Wednesday, June 24, 2015

Boatbuilding the Lark Scow - She's Finished!

Earwigoagin covered the beginning stages of Peter Gilbert's building of the Lark scow and now Peter sends along photos of wrapping up the build, the fitting out, and first sail of Pinky Too.

From this perspective, the photo of the curvaceous deck with white primer looks like a spaceship ready to beam up into the light field.

Racing stripes on the deck. Now that's cool!

Floorboards look to be simple pine lath strips.

Nearly the whole Erieau Lark fleet showed up to get over the final hump of fitting out. Beer included.

Been there, done that! The blind search for the socket while you hold the nut and washer on underdeck bolt.

Sail up. Fittings still piled about the bow. The classic looking sail was made by The Sail Loft Marine Store in Barrie Ontario.

Given the smile on the face, looks like everything is holding together on the first sail of Pinky Too

First race is this weekend, but now, time for the brother build team, Peter and Scott, to enjoy a glass of bubbly and celebrate a job well done. (One of the features of the scow, at least the larger ones, is that one or more can stand comfortably on the bow.)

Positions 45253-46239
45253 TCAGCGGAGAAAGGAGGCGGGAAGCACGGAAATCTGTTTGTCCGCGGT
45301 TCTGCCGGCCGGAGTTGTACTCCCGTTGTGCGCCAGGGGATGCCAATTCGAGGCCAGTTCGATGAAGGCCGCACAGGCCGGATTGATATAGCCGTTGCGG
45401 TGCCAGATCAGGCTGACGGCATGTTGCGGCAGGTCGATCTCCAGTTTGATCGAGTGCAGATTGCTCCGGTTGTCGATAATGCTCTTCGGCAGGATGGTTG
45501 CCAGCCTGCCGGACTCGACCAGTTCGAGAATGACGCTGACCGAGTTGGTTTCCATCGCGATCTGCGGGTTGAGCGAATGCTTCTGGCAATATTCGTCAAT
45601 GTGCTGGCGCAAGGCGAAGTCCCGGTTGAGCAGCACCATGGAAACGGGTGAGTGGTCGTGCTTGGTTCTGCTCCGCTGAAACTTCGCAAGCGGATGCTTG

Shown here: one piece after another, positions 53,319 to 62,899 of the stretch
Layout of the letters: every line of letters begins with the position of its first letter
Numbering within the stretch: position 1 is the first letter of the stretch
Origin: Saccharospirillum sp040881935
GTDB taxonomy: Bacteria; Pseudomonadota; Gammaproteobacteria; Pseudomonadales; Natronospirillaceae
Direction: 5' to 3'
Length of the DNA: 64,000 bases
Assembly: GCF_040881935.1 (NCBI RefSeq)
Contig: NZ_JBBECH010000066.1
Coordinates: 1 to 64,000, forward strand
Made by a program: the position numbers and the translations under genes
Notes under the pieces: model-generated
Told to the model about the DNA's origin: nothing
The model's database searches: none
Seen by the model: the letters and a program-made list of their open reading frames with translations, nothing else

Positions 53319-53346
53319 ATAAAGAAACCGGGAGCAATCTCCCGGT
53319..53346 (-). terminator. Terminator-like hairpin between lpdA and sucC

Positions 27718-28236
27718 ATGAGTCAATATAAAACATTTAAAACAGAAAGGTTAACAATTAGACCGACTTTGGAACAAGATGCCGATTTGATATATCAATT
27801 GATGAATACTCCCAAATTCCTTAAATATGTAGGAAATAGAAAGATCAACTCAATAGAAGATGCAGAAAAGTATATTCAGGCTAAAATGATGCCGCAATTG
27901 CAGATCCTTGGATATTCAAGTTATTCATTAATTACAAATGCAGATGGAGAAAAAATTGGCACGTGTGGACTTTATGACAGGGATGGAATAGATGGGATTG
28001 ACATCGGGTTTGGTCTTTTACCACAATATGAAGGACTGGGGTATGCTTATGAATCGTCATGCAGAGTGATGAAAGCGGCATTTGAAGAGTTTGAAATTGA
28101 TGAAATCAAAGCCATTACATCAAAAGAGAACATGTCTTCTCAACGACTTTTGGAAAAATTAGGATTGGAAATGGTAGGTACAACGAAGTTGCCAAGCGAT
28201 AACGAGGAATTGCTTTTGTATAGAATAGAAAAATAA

Alden Smith said...

What a great looking boat - she looks not unlike the Star Ship Enterprise! Good luck to the skipper learning how to handle her at Warp Speed!

I bet she would make a great surfboard as well!

.....And well done on your new main Blog photograph, I think it looks great. It looks like the long and lean yacht is some sort of Scandinavian racing machine, a type called a 30 square meter yacht??

Tweezerman said...

Yes Alden, a 30 sq. meter. In the pantheon of meter classes we have the International's; the 6, 8, and 12 meter and then we have the Scandinavian meter classes, the 22 sq., the 30 sq. and so on I'm not sure what the difference in rule between the two are but the Scandinavian meter classes seem to have very long overhangs with a squat rig more-or-less centered on the boat (with an extreme overlap in the foresail). I find long overhangs very pretty though I will never own such a sailboat.